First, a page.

[MV] The HUP's Home from Canada!

James Burrill (jburrill@dttus.com)
26 Oct 1999 17:30:40 -0500

Hi List,

Just for your reading pleasure, I thought I would relate this past
weekends experiances.

I had made arrangements to buy a 1942 Canadian Military Pattern (CMP)
8 cwt Heavy Utility (Personnel) from Brian Gough last year. With job,
money, weather etc, It was only recently that I could go fetch her
home. (Brian is a *v e r y * patient fellow)

The weekend started with Sam Park arriving at my house in Quakertown
PA with his F350 dully with 5th wheel trailer. Trailer was rated at
10,000 pounds.
Barry Detweiler, myself, Sam and his wife all started north to Bruce
Parker's house to see his Mk1 Carrier and his CMP C8 Heavy Utility
(Wireless) and drool over the various bits and pieces of his WWII
Canadian Fox Armoured car. Stayed the night and enjoyed seeing his
collection of uniforms, kit and British/Canadian radios.

Off the next morning to Brian Gough's place near Oshawa (home of
Chevy's WWII production plant). Brian has 2 HU(P)s in his garage that
are prime examples of restorations! We collected Brian and left for
the storage area for my HUP called the Chicken Ranch (any guessses
why???) Along the way, we stopped at another collector's yard named
Mel. Burned lots of film taking pics of his HUP, 15cwt Water tanker
(Georgeous!!!!) his 8 cwt 11 cab truck and a couple of carriers.

At the Chicken Ranch, I got to see Brian's latest project, a CMP
C-15TA or Armoured Truck. I think there are less than 10 in the world
and only 4 in private hands (Brian, correct me) This was found on a
lakefront hunting/fishing camp where it had been used there since the
war. But that is Brian's story. (Will probably be at the Maple Leaf Up

Loaded the HUP without incident and took it back to Brians' and
disconnected the trailer so we could go farther West to Chris
Vickery's place. Barry Detwiler was interested in looking at a Mk2
Carrier for sale. While at Chris's, got the chance to look at his
amazing restoration of a 12 cab Chevy 15 cwt. He showed me the skin
from the door as a comparison to what it looks like now. I can't
express it well enough to describe the differance. He did a first rate
job and most was out and out fabrication! Very little could be
scrubbed and painted.

After Chris's back to Brian's for the night.

Early next morning, Brian and Mel took their HUPs to a special
veterans parade in the town of Ajax. So named to honor the sailors of
HMS Ajax and their part in the battle of the River Platt near
Montevideo. Each street in the town is named after a sailer from the
ship. The parade honored the survivors and capped a week long hosting.

We had to pass on this as we needed to make the drive back.

We had just got up to speed on the 401 highway when we heard a Pop.
Looking in the rearview mirror showed a large 3 x 4 panel sailing
through the air. A rear roof hatch on the HUP had been sucked away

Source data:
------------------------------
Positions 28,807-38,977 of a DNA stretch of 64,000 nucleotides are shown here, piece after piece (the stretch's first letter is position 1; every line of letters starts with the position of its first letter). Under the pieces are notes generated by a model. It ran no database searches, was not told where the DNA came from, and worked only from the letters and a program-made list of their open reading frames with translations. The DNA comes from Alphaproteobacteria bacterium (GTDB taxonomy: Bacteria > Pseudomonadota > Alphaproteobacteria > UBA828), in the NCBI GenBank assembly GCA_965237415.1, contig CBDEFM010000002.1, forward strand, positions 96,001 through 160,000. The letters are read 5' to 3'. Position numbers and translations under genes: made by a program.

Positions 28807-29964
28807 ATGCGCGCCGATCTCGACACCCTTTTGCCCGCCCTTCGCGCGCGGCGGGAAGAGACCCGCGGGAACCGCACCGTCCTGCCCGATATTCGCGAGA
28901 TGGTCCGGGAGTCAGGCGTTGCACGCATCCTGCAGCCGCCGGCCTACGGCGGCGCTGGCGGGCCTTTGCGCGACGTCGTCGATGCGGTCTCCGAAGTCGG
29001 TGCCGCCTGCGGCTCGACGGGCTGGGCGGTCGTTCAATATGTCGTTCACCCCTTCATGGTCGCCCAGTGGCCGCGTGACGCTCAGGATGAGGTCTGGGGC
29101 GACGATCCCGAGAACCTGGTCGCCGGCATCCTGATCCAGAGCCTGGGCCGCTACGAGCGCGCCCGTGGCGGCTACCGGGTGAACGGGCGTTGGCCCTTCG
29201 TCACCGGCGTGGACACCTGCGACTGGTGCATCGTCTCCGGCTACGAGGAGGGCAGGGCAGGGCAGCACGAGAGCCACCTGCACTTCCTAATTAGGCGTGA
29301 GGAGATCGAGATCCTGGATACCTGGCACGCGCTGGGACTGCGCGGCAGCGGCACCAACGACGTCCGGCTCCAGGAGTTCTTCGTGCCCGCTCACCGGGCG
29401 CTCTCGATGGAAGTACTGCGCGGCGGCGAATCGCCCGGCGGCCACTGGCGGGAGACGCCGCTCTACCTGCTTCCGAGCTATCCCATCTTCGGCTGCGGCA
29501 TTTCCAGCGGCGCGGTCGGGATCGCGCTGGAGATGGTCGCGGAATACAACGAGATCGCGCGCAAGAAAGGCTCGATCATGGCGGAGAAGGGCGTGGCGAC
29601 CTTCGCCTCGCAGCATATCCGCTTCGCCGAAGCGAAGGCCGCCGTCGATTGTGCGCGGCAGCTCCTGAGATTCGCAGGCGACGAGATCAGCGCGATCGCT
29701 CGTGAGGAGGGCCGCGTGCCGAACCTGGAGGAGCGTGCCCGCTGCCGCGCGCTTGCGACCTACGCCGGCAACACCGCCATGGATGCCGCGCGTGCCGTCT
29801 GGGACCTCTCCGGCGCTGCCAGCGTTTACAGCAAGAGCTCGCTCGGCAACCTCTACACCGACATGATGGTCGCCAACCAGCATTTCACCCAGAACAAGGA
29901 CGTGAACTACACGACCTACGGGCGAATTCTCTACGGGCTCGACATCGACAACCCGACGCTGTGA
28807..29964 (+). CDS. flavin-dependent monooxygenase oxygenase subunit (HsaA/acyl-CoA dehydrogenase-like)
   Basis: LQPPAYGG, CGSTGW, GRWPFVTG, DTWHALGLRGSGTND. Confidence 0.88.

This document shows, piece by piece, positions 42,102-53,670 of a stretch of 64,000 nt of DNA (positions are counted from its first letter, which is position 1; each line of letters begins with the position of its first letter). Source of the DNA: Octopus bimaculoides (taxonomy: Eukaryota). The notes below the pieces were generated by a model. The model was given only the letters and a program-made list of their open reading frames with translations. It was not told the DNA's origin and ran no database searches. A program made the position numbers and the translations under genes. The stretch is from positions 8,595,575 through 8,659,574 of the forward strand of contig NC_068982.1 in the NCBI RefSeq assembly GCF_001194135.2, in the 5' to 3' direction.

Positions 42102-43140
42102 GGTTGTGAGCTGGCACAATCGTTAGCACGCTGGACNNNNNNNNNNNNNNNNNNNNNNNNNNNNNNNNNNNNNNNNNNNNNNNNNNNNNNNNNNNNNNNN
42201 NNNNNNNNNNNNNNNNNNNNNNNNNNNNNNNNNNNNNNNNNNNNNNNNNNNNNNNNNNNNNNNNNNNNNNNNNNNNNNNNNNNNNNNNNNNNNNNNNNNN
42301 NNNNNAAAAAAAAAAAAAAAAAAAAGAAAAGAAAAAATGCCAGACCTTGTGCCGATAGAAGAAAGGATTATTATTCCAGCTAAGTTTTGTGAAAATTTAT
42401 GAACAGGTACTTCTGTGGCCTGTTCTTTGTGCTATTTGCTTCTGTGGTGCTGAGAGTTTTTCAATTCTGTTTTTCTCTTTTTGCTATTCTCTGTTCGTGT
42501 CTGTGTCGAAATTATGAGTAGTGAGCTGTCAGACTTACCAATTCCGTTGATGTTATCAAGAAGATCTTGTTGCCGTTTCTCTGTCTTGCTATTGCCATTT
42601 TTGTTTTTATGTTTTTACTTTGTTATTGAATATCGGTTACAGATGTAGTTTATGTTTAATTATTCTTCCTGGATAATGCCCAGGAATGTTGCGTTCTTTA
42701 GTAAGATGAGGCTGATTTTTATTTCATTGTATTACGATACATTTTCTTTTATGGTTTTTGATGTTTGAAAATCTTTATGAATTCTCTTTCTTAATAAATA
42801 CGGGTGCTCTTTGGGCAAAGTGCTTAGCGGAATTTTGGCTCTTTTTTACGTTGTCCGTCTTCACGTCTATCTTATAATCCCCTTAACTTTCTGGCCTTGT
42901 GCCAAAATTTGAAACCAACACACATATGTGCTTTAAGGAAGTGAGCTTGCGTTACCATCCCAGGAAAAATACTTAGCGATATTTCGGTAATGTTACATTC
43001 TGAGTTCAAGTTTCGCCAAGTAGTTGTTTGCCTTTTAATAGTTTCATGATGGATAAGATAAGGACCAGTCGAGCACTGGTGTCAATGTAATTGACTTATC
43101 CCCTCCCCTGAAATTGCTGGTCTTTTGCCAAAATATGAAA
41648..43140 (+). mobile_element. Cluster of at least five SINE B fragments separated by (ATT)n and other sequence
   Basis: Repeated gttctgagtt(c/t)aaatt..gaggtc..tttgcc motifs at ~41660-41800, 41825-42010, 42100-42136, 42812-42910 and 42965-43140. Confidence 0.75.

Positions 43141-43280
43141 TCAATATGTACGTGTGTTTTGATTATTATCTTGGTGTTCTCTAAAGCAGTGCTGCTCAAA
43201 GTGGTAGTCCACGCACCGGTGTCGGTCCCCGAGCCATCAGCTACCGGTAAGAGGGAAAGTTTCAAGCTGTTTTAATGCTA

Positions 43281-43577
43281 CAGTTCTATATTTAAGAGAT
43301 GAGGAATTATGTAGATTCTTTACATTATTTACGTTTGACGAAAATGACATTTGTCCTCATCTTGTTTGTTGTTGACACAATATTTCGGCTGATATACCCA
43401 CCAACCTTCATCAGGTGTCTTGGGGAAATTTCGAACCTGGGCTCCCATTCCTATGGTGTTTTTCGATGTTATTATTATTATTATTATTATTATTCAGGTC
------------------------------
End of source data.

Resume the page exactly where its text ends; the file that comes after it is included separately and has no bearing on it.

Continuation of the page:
from the roof rails and had dropped down in traffic. We stopped and I
walked back to fetch this 50 pound piece of metal. I don't know why we
were so lucky as to not having the hatch come through someones
windshield and decapitate them. I still shake from the thought.

As it was, the hatch landed in such a way as to be completely
undamaged. We had everything tied down and even bungied the doors in
case a bump shook loose the latch. I put extra duct tape on the
windows in case air pressure blew them out, and bungied the front
windows shut as well. The hatch was strapped down on the bed of the

We had thought all was well secured before we left. Many tie-down
chains and straps. We just didn't think about tying down the hatch. In
the future, we will tape/strap all roof and hood hatches in case the
air flow does something you don't expect.

Next stop was the US Border. As some on this list have been wondering
about, we went in to the office to see what kind of hassles we were to

I was out of there in less than 10 minutes with my paperwork. And no
duty fees.

When I went in, the agent was a bit brusk and first asked "is it
modified?" Well, at some point in the HUPs past, someone had changed
the steering wheel over to a tilt wheel. No, that's not he was worried
about. The title and bill of sale said 1942 Chevy Van and he wanted to
see if it was stock. It seems someone had tried to get a '36 Ford
through as an antique when only the frame was '36. the rest was Real
Expensive Hot Rod, you know, 10,000 just in the engine and blower?

Well, he didn't even hop up on the trailer to look inside. Just went
back in the office and and wrote up the import form. Stamped it and
said here you go.

10 minutes! No fee! No hassle. Even when he asked if it was used by
the army, his question was did the US Army use it. I started telling
him about Dunkirk and Canada making vehicles to British pattern for
the war before the US got involved. He had heard enough and didn't
seem concerned. perhaps he would have if I had said it had been used
by the US, perhaps that would have triggered the "lend-lease" button.

In any event, made it home around 10 o'clock that night. Plenty of
time to clean up and get a decent night's worth of sleep.

I will be going back next spring to pick up the other HUP chasis and a
new project....a No.11 cab Artillery Tractor. Maybe another Bren
Carrier and a 60 CWT truck. Hmmmmmmmmm I wonder what kind of reception
at Customs I will get with all that on a semi???

Jim Burrill
Welsh Guards WWII Reenactment unit

1942 CMP C-15A
1942 Carrier Mk1
1944 CMP HUP
1941 FAT
1940-something CMP C-60
1943 Carrier Mk2
We made another side stop at the site of Barry Churchers' farm to look
at his 1.5 ton Chev, 11 Cab Field Artilley Tractor (aka FAT) and
limber. Along the way we saw several M-37s and some bodacious
searchlights! After the tour and coffee, we finally set out

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